Let’s do a recap of the recent history of NGDP expectations. At the End of Q3 2018, the NGDP outlook was nearly fantastic. Throughout Q3, year-ahead expected NGDP, as interpreted by out market-driven forecast engine was holding around 5%. When Q4 began, there was a small dip in the year-ahead expectation, arising from the shift to a new four-quarter window in our calculation of YoY growth, not data. The quarter started out fine, with expectations hitting 4.6% on November 7, 2018. Things went south from there; following a series bearish Fed actions and non-actions, in the face of flailing markets and some sour data, NGDP expectations sank as low as 3.2% at the end of December.
Someone seems to have had a talk with Powell, and January saw a reprieve, a partial unwinding of the screws the Chairman had previously tightened. The outlook has recovered somewhat, and NGDP expectations are now at about 3.5%. This seems a meager number after the thrilling growth seen in 2018. It is tempting to second guess the model here, considering the most recent US jobs report, showing strong hiring in December and January, but a perusal of the markets sadly corroborates the model’s general tone.
5-year TIPS spreads are weak, at 1.7%. Some write off TIPS spreads because a proportion of the variance in the CPI is due to changes in oil prices. This argument is uncompelling for a few reasons: Firstly, Gasoline has about a 4% weight in the CPI, it hardly matters, diesel prices (not in the CPI) affect other retail prices, but these effects are attenuated by the proportion to which retailers bear them. Further, abundant oil, which along with a weaker global economy has kept prices low, should be seen as a positive supply shock. Positive supply shocks don’t compel a central bank to depress a half-decade worth of inflation, as though the supply tailwind never happened. If a central bank is expected to fail to hit its target over a 5-year horizon, it’s failing.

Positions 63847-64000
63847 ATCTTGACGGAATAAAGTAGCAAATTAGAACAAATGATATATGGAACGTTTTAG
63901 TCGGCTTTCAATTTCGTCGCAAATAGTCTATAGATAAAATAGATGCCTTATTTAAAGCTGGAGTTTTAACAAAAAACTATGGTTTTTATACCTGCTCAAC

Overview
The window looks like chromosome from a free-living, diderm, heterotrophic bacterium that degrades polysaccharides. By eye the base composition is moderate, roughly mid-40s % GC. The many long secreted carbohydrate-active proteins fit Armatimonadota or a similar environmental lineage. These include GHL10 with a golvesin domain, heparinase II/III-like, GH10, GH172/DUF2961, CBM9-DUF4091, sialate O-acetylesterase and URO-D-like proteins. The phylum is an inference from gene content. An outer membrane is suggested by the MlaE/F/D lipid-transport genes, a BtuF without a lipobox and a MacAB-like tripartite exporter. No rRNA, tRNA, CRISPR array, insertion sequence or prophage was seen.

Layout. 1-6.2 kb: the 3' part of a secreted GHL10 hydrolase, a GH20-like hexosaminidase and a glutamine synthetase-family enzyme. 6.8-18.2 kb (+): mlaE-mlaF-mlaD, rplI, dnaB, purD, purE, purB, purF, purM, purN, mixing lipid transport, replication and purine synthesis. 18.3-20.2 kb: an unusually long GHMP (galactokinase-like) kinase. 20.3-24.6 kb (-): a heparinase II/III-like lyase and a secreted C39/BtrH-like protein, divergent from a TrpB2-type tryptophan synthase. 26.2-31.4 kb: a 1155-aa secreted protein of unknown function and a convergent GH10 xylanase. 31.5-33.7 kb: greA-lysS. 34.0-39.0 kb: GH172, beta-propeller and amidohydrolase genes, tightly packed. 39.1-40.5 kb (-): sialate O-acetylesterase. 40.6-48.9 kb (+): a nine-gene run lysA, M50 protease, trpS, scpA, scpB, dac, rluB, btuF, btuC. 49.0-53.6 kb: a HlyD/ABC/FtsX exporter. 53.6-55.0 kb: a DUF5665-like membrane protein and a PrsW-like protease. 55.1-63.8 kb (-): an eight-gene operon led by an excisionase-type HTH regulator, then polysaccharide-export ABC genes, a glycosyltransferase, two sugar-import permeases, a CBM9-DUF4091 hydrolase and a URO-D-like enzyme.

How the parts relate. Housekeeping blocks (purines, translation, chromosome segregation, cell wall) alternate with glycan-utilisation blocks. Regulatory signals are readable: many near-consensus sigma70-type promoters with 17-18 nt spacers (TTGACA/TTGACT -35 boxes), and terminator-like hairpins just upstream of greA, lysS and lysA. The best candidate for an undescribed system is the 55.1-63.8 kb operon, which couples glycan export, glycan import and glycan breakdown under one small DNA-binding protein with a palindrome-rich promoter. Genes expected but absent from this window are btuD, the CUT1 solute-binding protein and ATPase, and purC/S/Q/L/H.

The yield curve too is pessimistic about sustained strong NGDP growth. The 5-year/3-month spread is still stuck at about the lowest point since early 2009, the 5-year/2-year spread (Blue line) is at roughly 0, the lowest since 2008. Whatever spread you care to look at, the picture is much the same. This means the market expects little change in the Fed funds rate for years, which can be extrapolated to mean the Fed is not expected to be ‘chasing’ a hot economy.
There’s been talk about “Fed Puts” and “Powell capitulating”, following dovish statements by the Fed Chair. Implicit in such observations is often a claim that the Fed is in some way working to boost stock prices, at the expense of the rest of the economy. This is nonsense, and you only have to look at the bond market to see it. The Fed is supposed to have a “put”, that’s called not causing a recession. Stock prices rose in January, it is true, but this was because expected NGDP, or something approximating that measure, rose a bit. Looking only at yields and spreads, you’d predict a period of policy rate stability and nominal growth insufficient to hit inflation targets.
A recession is not a big risk given current facts. Powell can’t possibly flip hawk again any time soon and retain credibility, but the outlook is not great for 2019. Expect a solid Q4 GDP number and probably a decent Q1 number in the GDP releases. Our forecast engine predicts this at least. For 2019 to be salvaged, and the economy to run closer to its sustainable capacity, we’ll need to see something from the Fed, say allowing a few good data releases to come out without talking down markets.